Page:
The Perils Of Not Treating Symptoms


Let’s take a specific example: women with PCOS. This is hormonal dysregulation which manifests in several different ways and we can look into the precise ‘cause’ of each individual’s PCOS by taking a thorough case history and then running blood tests and other functional assessments.

For context, these symptoms include weight loss resistance, excess androgens which cause inappropriate hair growth and hair loss, anovulatory periods which can be painful, oily skin, acne and infertility.

Focusing on the root causes of PCOS often involves a look at blood sugar regulation, changes in diet, eliminations of certain foods and the restructuring of someone’s life to balance cortisol through managing stressors. It may also include treatments for gut infections or excess toxicity if present, both of which can affect hormones. We are mainly trying to re-regulate the body’s hormonal production and detoxification. A big focus is on stress regulation.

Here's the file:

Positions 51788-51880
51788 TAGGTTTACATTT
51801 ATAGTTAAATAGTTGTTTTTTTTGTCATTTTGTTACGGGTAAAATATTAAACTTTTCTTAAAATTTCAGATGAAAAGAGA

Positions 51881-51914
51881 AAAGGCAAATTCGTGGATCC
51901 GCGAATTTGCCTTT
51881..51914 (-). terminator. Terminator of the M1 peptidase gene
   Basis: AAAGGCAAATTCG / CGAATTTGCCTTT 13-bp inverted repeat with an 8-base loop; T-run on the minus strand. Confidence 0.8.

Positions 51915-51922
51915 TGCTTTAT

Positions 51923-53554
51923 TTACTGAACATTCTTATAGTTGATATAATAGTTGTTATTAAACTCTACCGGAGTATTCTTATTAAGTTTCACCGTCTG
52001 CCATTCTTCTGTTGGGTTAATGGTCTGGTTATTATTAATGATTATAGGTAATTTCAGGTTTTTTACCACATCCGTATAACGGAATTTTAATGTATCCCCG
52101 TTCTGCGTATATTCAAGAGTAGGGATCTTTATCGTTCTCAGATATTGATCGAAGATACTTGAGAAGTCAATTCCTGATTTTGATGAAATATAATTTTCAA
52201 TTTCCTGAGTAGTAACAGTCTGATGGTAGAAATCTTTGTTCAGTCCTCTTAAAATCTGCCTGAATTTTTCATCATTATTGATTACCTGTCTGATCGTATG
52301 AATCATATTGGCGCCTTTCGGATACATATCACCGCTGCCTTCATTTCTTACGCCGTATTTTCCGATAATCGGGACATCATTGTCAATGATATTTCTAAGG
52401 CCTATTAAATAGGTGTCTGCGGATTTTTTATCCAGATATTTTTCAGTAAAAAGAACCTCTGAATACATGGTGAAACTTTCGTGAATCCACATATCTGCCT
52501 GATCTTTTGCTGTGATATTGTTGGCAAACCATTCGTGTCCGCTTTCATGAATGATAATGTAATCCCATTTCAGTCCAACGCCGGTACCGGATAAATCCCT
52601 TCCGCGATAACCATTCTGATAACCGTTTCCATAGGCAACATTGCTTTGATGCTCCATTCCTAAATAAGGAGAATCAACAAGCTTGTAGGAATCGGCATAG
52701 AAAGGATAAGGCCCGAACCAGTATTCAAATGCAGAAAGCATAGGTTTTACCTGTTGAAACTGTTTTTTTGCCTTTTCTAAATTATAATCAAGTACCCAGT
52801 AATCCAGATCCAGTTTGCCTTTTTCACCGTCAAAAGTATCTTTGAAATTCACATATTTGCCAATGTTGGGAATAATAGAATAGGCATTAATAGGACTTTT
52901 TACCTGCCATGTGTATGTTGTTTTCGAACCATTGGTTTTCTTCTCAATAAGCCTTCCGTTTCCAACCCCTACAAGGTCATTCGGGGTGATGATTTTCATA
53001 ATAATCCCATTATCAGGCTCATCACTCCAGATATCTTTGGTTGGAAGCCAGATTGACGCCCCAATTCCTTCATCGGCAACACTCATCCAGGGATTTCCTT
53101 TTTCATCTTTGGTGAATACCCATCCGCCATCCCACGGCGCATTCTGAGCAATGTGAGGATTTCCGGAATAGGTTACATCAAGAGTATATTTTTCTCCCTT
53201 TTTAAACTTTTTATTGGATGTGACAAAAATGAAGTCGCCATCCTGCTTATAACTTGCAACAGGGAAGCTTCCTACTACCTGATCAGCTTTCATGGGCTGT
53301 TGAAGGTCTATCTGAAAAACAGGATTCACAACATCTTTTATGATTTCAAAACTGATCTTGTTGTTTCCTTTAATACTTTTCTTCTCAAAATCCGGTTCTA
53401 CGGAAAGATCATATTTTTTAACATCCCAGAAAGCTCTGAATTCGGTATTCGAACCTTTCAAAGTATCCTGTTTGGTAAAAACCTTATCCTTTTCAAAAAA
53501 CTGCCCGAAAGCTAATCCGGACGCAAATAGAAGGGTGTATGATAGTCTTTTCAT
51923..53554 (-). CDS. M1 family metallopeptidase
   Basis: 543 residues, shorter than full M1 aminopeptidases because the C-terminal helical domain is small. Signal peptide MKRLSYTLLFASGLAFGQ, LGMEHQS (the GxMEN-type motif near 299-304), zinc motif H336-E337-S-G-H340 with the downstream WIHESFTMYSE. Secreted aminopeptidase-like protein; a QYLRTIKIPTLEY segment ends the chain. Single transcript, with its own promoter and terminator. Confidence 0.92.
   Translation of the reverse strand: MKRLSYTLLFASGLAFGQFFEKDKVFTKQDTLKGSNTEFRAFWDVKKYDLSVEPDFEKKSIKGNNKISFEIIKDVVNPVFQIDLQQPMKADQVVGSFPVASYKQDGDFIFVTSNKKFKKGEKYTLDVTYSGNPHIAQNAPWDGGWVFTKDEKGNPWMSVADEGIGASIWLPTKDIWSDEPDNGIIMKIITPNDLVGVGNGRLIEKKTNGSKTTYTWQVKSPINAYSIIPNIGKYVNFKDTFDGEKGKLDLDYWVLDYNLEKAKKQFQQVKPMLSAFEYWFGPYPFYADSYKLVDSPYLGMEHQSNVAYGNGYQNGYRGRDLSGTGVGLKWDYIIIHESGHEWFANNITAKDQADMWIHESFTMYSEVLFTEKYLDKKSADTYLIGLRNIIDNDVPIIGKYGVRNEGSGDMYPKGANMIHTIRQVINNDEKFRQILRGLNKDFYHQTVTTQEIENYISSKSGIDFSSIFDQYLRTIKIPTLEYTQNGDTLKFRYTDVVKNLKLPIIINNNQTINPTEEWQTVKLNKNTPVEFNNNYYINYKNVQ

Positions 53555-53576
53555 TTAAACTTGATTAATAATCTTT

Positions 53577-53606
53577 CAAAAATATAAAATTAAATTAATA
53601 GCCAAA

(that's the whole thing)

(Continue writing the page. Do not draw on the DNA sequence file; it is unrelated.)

And all of these things can be a slow process that is very involved and takes time. None of these things are quick fixes which will immediately alter someone’s symptom map.


Just look at the list of symptoms and you will note that a lot of them are extremely distressing. Hair growth, hair loss and acne seriously affect so many facets of confidence and mental wellbeing, as does the extra weight. Infertility is an emotional challenge which is unspeakably complex to contend with. And every one of these physical issues ADDS STRESS into the psyche of the patient.